May 14, 2019
New York is known for its onerous gun control, like a so-called “assault weapon” ban and universal background checks. However, New York City ramps up the infringement of the Second Amendment to a whole new level.
Consider that to own a firearm in New York City, one must have a license from the police commissioner.
The city grants two types of gun licenses — one for “carry,” another for possessing a firearm on one’s “premises.” It is virtually impossible for the average citizen to obtain a “carry” license, as they are only given to the rich and influential. However, the “premises” license provides hardly any more relief.
If one obtained a “premises” license, he or she is prohibited from removing the handgun from the listed address, unless it is to take it to an “authorized” range or state “authorized” hunting location.
Clearly, beyond the many Second Amendment infringements, these policies create practical problems for honest gun owners. Consider that one with a “premises” license cannot even transport the firearm to a shooting event or a second home outside the city.
And when these regulations were challenged, the Carter-appointed judge upheld the restrictions, using mental gymnastics to claim that “nothing in the Second Amendment requires municipalities or states to allow citizens to transport their firearms.”
When this case was petitioned to the Supreme Court, Gun Owners of America and Gun Owners Foundation filed an amicus brief, urging America’s highest court to hear the case. And now for the first time since the almost decade-old Heller and McDonald decisions, the Supreme Court agreed to hear a Second Amendment case.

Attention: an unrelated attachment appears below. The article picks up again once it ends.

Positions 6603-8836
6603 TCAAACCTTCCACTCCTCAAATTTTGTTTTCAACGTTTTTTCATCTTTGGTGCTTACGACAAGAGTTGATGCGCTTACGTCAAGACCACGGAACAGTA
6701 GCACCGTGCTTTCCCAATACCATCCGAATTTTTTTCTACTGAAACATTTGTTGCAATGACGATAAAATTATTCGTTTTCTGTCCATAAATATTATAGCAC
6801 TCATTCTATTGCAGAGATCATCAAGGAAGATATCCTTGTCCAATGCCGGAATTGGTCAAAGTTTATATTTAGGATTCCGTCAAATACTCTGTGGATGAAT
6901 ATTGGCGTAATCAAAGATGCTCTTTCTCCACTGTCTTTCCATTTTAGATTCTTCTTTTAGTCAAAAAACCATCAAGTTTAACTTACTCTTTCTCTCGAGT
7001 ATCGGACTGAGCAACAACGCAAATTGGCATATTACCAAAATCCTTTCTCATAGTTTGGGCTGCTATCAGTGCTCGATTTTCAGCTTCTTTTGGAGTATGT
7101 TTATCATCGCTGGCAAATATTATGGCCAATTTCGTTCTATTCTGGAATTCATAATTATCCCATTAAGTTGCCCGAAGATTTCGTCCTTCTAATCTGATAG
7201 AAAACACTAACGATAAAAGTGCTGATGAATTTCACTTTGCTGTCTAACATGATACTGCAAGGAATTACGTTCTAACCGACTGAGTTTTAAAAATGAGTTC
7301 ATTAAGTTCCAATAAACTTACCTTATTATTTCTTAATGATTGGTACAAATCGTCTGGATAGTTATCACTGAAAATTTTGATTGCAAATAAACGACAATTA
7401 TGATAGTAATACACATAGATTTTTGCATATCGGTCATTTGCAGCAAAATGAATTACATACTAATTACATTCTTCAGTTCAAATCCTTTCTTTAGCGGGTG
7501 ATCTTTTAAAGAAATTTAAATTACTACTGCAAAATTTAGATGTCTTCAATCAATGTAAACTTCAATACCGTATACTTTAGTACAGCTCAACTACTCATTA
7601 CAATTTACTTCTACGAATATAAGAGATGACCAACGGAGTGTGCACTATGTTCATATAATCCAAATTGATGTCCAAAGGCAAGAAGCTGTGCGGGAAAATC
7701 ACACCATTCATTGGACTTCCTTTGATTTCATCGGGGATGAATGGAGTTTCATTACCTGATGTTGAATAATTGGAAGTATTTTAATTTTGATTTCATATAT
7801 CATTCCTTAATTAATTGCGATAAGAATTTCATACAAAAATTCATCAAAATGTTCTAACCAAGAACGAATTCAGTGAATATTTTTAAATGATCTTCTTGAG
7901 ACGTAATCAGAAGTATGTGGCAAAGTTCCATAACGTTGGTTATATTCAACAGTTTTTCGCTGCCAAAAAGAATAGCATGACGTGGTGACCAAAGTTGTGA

GOA and GOF are continuing to support this case by submitting another amicus brief in the appeal to SCOTUS. In fact, the brief makes the case that the lower courts cannot continue to try to “balance” the right to keep and bear arms with alleged “public safety.”
As stated in the brief:
In deciding this case, [the Supreme] Court should not ask to what degree Second Amendment rights have been infringed, but rather whether they have been infringed at all. If they have, the Second Amendment makes the decision an easy one… [A]ny policy making or interest balancing that may be required has already been done — by the People — in their ratification of the Second Amendment. This Court’s task, then, is a simple one — to enforce that mandate from the People.
GOA and GOF are optimistic that this case will provide much needed relief to New Yorkers and those “living behind enemies lines” in anti-gun states.
GOA's effort in the case can be supported financially here.